Creating a Dialog-based App(转载)


Creating a Dialog-based App

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This is one of several essays dealing with dialogs. Another one discusses the issues of control management, and one discusses issues of menu management, printing from a dialog, and resizable dialogs.

This essay covers

Avoiding Enter/Escape termination

There are a large number of recurring questions on creating dialog-based apps. This is my method of creating dialog-based apps, and in addition, illustrates how to handle the Enter key in an edit control.

The most common problems people ask about are "How do I trap the ESC key so it doesn't terminate my application?" and "How do I trap the Enter key so it doesn't terminate my application?". These are easy.

First, I do not believe in handling this in PreTranslateMessage. The result of this is distributed knowledge which makes it difficult to maintain the code, particularly when controls are added or deleted. My technique uses subclassing to put the intelligence where it belongs, in the control, and puts the handlers in a known and easily understood place, a message handler.

First, create your dialog-based application. You will end up with something that resembles the dialog below (which I've shrunk so it doesn't take up too much space on the page):


Enter the ClassWizard. Select IDOK and its BN_CLICKED handler, and click Add Function. Accept the name it gives. Do the same for IDCANCEL. You should end up with something that looks like the illustration shown below. I show the IDCANCEL handler clicked, since that is the last one I added (note that two lines below, the ON_IDOK::BN_CLICKED handler is already present).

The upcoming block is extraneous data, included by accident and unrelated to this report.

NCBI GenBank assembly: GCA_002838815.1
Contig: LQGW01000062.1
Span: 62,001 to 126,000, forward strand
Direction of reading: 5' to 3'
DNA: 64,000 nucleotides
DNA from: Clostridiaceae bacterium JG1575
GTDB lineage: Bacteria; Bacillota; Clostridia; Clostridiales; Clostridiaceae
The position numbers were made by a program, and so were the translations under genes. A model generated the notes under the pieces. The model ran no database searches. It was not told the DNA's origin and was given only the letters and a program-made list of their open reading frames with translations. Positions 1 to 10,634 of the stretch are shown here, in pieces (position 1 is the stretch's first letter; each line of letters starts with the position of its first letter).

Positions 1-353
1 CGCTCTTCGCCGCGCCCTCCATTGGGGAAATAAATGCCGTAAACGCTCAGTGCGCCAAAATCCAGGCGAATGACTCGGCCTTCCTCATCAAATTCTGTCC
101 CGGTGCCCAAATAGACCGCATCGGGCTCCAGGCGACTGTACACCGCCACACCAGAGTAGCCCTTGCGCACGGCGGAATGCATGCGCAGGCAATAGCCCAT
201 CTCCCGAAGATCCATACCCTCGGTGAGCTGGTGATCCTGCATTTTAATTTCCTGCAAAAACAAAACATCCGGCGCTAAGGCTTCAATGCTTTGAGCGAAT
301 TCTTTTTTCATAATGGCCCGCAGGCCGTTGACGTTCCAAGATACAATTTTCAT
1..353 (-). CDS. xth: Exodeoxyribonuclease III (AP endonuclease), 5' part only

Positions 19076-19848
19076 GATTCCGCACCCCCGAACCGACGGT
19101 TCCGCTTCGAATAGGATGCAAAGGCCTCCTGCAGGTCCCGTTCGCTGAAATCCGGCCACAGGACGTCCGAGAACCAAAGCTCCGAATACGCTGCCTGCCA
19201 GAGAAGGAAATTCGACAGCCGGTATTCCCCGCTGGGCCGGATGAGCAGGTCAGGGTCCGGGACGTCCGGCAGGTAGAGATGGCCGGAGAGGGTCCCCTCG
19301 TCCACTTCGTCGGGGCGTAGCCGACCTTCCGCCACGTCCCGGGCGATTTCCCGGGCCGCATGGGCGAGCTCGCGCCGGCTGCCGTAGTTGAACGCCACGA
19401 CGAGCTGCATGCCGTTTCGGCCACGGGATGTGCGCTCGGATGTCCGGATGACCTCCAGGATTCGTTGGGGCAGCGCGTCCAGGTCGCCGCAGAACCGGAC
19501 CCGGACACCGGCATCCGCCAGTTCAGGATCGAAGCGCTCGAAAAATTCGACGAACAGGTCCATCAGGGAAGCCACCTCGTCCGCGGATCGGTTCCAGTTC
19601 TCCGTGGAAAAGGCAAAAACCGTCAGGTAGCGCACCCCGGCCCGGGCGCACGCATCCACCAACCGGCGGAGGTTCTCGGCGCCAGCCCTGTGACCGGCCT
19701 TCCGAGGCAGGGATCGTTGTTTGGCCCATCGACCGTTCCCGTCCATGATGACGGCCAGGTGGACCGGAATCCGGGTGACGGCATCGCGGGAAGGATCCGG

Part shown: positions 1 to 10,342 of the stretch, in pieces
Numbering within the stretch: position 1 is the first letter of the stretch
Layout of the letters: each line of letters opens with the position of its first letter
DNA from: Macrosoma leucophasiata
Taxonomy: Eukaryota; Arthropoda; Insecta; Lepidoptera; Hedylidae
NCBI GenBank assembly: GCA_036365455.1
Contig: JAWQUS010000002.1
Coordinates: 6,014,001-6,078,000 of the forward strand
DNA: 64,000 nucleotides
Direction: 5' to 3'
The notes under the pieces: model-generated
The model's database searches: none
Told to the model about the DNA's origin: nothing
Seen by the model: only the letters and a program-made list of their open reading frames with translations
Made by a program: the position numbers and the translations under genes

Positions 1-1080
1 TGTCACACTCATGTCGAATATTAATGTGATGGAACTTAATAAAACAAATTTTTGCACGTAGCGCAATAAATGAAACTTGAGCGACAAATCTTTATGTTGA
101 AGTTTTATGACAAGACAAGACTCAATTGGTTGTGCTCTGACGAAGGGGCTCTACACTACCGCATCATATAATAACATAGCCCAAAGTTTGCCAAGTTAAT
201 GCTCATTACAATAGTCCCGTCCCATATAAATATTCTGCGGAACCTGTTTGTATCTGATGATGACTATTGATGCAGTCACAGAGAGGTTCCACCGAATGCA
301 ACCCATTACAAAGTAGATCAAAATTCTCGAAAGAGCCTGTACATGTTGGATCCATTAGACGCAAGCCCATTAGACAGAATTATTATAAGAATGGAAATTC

Next, select the dialog class, and find the WM_CLOSE message handler. Click Add Function. You should now have something like I show below.


Go to your source code and examine it. You can either exit ClassWizard via the OK button, or click the Edit Code button. Your code should look like this:

void CDialogappDlg::OnOK() 
// TODO: Add extra validation here


void CDialogappDlg::OnCancel()
// TODO: Add extra cleanup here


void CDialogappDlg::OnClose()
// TODO: Add your message handler code here and/or call default


Change it to be as shown below. Delete the bodies of OnOK and OnCancel. Put the CDialog::OnOK call in the OnClose handler.

void CDialogappDlg::OnOK() 

void CDialogappDlg::OnCancel()

void CDialogappDlg::OnClose()


Go back to the dialog. Delete the OK and Cancel buttons. Add in your controls. For example, I want to add an edit control that reacts only when you either leave it or hit Enter, and prior to that it can be changed without any effect. The other control reacts immediately.

Creating reactive controls

To create an edit control that reacts immediately, put in an EN_CHANGE handler


Also, create a member variable for the control; I describe how to do this in a companion essay. 

In order to access the status control which will show the effect, you must assign it an ID other than IDC_STATIC. Create a control variable to represent it.


I end up with variables as shown below (note that I have not yet created a variable for IDC_DELAYED)


The code for immediate response is simple:

void CDialogappDlg::OnChangeImmediate() 
CString s;

When running, it produces output such as


As each character is typed in the "Immediate Reaction" edit control, it appears in the box labelled "I see". 

However, I might not want a reaction to take place until I hit Enter, or leave focus, or both. To do this, I create a subclass of CEdit:


Create a class derived from CEdit, which I have called CEnterEdit.


Now create a member variable for IDC_DELAYED of that type:


Which should leave you with the following definitions


Notifying the Parent

In ClassWizard select the new class you defined. (Note that if you are continuing from the previous step you will be prompted to save your changes; select "Yes").